The past few weeks have been busy. More multiple offer deals. So far this year I’ve sold 13 houses. Of those transactions, 9 of them have been multiple offer situations. In some cases I represented the sellers. In others, the buyers. The houses have been priced anywhere from the mid-$200Ks to the mid-$500Ks.
Whenever I let my buyer clients know that another offer has been submitted on the property that they’re interested in, the first question they always ask is “How much is the other offer?” or “What did the other people offer?”
Unfortunately, as the buyer’s agent, I never know. The seller’s agent will not disclose terms of the other offers that have been presented. In most cases, the agent will come back and say that their seller client has asked the interested parties to submit their highest and best offers.
As a buyer in this situation, there are three things you can do; drop out, hold firm on your original offer, or improve your offer in some way. Your actions are driven by your motivation related to that specific property and your personality.
Some buyers do not ever want to be in a multiple offer situation, as they feel they lose too much negotiating power. Others are okay with continuing, but set firm boundaries that they are not willing to go over, realizing that they may not get the property. And there are some buyers that are so enamored with a home that they’ll do whatever they can to “win.” This latter scenario is less common in today’s market. We are seeing that people are still willing to participate in multiple offer situations, they are just being more cautious than they were in the past.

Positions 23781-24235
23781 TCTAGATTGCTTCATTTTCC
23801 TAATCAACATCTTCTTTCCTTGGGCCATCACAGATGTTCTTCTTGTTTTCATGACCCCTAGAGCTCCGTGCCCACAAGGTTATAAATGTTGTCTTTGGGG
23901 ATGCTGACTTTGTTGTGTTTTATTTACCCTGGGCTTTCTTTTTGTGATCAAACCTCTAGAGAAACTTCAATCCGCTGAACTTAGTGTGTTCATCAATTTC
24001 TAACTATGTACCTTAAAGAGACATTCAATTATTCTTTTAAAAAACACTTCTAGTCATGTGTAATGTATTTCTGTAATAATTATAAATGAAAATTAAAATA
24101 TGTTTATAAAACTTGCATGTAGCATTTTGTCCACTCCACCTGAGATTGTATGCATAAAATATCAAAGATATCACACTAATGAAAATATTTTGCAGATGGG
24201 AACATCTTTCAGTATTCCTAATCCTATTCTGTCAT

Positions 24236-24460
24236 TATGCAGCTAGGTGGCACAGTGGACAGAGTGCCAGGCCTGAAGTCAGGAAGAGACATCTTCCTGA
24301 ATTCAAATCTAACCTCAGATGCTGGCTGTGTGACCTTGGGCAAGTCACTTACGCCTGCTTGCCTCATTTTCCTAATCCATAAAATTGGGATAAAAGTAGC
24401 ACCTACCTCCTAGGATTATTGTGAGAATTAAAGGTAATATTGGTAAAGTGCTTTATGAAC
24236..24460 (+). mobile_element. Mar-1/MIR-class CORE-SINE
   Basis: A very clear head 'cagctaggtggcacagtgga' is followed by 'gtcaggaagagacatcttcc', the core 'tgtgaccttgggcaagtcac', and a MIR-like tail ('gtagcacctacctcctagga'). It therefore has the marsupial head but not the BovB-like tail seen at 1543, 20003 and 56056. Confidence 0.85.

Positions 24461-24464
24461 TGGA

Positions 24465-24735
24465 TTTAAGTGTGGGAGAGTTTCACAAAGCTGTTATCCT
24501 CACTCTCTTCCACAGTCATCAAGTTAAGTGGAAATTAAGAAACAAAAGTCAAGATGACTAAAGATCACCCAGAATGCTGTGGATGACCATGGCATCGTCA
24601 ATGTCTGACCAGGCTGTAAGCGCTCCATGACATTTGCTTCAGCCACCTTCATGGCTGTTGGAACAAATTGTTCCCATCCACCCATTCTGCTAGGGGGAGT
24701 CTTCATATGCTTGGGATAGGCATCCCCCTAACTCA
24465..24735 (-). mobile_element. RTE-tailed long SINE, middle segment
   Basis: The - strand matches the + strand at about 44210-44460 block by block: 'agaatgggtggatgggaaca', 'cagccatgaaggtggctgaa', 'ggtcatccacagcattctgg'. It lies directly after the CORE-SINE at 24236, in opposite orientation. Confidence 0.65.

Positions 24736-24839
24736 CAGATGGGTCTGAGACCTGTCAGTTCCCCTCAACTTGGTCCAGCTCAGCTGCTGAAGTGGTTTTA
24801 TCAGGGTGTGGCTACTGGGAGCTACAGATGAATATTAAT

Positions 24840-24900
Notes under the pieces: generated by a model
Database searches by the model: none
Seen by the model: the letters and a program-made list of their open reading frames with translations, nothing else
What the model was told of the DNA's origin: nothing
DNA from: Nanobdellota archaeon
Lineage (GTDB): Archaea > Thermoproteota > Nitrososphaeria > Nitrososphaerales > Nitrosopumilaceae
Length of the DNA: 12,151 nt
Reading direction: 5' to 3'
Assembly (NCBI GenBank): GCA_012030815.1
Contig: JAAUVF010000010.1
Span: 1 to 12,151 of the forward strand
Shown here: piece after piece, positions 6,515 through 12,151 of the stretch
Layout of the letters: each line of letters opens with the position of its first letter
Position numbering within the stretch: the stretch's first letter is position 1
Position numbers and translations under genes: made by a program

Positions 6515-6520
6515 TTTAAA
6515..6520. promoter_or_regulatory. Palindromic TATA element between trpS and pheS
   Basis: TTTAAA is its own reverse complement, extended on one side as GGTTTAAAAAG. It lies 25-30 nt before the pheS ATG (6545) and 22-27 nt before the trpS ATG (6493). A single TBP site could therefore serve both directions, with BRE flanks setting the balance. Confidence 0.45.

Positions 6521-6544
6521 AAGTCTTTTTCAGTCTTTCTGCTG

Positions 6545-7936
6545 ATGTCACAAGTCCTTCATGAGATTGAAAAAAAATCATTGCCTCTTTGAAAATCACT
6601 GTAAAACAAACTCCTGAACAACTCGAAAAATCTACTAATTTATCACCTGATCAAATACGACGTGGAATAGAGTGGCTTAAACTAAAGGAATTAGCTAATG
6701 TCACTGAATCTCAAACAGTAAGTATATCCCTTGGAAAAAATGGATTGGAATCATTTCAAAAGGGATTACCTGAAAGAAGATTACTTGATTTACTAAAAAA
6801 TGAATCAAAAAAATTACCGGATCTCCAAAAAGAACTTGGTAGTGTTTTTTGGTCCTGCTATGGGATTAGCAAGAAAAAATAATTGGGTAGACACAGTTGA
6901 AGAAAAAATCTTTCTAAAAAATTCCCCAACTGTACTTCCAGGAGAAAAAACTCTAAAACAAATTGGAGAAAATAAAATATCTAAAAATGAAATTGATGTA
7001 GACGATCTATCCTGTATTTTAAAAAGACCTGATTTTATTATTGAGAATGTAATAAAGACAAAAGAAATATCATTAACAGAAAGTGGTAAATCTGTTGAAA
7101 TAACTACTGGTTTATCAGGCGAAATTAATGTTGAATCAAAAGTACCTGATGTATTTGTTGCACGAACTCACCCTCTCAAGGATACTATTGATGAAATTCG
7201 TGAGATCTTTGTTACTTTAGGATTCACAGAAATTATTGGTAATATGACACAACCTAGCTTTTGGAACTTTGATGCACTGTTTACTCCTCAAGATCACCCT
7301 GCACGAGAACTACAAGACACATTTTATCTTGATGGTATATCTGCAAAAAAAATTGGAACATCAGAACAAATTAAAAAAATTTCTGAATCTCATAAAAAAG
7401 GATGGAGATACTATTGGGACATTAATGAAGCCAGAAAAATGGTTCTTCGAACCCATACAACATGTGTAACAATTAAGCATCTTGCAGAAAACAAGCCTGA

One common myth about multiple offers is that people always pay over asking price. That is not necessarily true in today’s market. Your agent will advise you on specifics related to the property you’re considering. How long has it been on the market? Is the current price supported by comparable homes that have recently sold and that are currently for sale? Was there recently a price reduction that would drum up a lot of interest? What’s the condition of the home? How many other properties are in the same price range and how do they show in comparison? Based on this information, you should have some idea if the home is priced correctly, or if it’s under or overpriced. This should help you adjust your offer to what’s comfortable for you and your situation.
Just remember, there will always be another property that will come along that will meet your needs. If you choose not to participate in a multiple offer situation or find that your offer isn’t selected by the seller, you may have to wait a bit, but there will be other options.